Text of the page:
Good luck with your med journey..it can be really wonderful. You do have to become more aware of how you are feeling, so that is good too. Not always easy but WORTH it!!
This website has been a god-send too… before I felt like the lone stranger… Now I check in and read stuff and realize I am just right, no matter where I am. AnnieREPORT ABUSEFebruary 12, 2012 at 7:04 pm #112349
AnonymousInactiveFebruary 12, 2012 at 7:04 pmPost count: 14413
I was excited about starting medication and had some pretty high expectations.
Before going on the Concerta I did know I had a lot of changes to make beyond
taking the meds (organization, to do lists)
In late Nov ’11 my Concerta dose started at 18mg and then 2 weeks later increased to 36mg and
then changed to 54mg
Initially had some stomach upset (nausea), and headache that lasted for a couple of days
With each subsequent dose increase same symptoms and then went away after a day
Concentration/focus, alert, increased energy, no racing thoughts (first time I can ever remember)
Currently Concerta med schedule
Early Afternoon 27mg
In mid January my doctor added the 27mg early afternoon dose after i was mentioning that the morning
54mg dose was was not effective after 2pm
I work in consulting so there is pretty high stress level and I am able to accomplish more and stay
more focused in meetings.
I notice also that my emotions are no longer a jumbled mess . I can actually aware that i am irritable
or melancholy and can make adjustments to improve my mood.
On Tuesday i have a doctors appt. I will be discussing that I am slow to start first thing in the day (takes a
couple of hours) and I am not able to sustain my concentration much beyond 4pm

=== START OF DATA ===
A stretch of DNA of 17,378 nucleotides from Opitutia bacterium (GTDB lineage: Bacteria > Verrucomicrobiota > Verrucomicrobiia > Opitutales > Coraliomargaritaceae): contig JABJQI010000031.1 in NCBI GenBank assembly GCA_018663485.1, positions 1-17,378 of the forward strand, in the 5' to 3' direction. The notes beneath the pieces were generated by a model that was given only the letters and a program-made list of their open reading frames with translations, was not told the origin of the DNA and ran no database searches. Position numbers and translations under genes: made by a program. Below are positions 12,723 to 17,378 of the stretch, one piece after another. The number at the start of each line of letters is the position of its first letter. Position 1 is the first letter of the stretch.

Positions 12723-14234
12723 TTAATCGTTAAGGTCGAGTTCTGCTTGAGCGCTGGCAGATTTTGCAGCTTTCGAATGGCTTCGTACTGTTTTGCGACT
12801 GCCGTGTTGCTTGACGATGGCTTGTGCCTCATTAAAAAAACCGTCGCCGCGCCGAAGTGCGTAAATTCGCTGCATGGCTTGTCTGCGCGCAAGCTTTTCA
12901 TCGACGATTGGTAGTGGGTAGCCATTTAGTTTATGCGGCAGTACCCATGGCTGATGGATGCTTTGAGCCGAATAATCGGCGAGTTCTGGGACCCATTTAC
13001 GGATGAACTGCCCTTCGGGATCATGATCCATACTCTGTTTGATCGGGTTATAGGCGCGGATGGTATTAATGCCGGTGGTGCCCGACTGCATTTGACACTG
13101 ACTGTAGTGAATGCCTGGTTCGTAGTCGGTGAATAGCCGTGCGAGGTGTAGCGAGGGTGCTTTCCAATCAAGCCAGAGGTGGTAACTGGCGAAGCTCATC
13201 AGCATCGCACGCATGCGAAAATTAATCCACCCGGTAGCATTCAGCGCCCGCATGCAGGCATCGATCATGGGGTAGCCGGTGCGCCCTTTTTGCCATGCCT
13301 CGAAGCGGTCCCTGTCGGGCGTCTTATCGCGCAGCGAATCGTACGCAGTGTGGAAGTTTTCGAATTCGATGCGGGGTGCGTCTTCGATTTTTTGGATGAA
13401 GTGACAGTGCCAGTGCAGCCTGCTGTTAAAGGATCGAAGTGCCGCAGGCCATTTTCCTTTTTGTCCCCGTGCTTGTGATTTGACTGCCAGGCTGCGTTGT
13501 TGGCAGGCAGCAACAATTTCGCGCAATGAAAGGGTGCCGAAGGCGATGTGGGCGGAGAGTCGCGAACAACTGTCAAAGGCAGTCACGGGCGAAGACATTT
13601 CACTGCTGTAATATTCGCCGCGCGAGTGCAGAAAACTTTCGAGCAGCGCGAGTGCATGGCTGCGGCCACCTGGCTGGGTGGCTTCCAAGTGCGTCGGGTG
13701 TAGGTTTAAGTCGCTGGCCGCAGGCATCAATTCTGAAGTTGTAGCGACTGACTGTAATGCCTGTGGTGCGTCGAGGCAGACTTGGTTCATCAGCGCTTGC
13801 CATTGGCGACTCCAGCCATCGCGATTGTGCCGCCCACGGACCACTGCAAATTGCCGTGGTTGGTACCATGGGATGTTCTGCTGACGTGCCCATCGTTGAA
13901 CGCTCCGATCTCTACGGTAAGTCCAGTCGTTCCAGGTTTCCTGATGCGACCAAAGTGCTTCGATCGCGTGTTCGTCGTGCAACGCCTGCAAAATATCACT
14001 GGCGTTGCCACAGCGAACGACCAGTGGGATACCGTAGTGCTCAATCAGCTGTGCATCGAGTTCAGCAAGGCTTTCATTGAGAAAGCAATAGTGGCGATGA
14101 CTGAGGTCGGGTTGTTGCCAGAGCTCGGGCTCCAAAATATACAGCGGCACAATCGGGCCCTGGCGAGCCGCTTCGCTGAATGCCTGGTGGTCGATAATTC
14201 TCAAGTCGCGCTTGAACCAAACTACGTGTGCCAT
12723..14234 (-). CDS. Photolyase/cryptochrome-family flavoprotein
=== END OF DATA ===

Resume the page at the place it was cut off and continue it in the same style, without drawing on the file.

Good luck Carl!REPORT ABUSEFebruary 12, 2012 at 7:05 pm #112350
AnonymousInactiveFebruary 12, 2012 at 7:05 pmPost count: 14413
I put the detail in my post so you could an idea of time and dosage changes
that I had since my original diagnosis in late Nov’11
Please remember everyone has a different responses in terms of efficacy
and side effects. (I have been fortunate on both counts)
From what I have read some people have to trial a number of meds before
hitting the right one. Also some will not tolerate large dosage increases
The doctor prescribing (including experience and expertise) is what makes
In my case I decided after seeing a community psych initially who
really didn’t seem very interested in treating Adult ADHD/ADD on a ongoing
basis to find a better option. I saw on TV the founder of an ADD/ADHD clinic in my area and
I didn’t want any more trial and error with doctors. The decision was pretty
I have had some out-of-pocket costs. However I can get the proper follow-up
which in the beginning should be more frequent appointments. The doctor
I am seeing is also an expert on medication management. She also listens